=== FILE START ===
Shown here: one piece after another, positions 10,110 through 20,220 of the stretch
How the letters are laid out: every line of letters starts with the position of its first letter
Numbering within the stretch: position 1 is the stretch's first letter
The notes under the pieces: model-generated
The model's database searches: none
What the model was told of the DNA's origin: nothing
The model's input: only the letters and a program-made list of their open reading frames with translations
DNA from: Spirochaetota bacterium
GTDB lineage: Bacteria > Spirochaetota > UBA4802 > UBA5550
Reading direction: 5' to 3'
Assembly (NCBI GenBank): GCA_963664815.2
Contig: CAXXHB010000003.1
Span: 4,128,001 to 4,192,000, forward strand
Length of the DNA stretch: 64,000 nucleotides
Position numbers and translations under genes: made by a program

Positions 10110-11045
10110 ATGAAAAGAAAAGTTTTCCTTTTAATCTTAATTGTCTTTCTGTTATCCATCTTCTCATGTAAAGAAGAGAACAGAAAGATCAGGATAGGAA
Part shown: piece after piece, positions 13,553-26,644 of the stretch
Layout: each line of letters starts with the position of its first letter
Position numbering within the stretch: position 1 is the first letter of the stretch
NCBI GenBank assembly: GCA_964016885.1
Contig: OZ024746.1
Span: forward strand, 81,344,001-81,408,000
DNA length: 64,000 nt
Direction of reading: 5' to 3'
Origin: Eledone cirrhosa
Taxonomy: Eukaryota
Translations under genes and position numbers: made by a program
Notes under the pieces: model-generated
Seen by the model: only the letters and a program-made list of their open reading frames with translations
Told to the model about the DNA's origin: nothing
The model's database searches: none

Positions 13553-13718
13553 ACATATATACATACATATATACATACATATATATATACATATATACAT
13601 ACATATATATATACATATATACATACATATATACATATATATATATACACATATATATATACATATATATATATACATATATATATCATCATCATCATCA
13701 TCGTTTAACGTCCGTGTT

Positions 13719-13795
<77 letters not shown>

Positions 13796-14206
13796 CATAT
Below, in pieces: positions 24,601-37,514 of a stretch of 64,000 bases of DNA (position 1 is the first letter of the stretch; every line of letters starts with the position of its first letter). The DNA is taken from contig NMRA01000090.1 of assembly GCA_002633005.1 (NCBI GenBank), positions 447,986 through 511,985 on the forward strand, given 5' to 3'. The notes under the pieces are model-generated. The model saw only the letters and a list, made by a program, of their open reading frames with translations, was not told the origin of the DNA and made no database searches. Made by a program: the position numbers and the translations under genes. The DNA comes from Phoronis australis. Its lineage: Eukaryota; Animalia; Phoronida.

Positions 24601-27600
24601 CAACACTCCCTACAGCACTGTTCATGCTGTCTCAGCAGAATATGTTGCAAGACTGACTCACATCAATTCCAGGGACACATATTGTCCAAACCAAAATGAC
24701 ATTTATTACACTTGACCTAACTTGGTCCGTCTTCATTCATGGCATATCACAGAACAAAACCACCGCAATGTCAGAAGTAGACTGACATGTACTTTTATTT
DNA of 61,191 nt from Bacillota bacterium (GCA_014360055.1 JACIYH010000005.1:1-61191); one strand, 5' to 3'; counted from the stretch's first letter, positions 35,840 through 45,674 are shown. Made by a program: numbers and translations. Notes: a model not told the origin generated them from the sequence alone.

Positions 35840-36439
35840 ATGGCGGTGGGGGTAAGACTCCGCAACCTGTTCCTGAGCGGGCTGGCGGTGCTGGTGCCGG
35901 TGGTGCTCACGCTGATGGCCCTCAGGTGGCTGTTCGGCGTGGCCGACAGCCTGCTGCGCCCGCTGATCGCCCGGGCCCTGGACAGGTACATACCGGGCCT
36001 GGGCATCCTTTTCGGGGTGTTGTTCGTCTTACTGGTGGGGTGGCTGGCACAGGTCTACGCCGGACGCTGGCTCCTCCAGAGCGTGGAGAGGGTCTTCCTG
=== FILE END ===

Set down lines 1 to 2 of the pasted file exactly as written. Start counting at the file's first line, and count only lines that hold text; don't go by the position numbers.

Shown here: one piece after another, positions 10,110 through 20,220 of the stretch
How the letters are laid out: every line of letters starts with the position of its first letter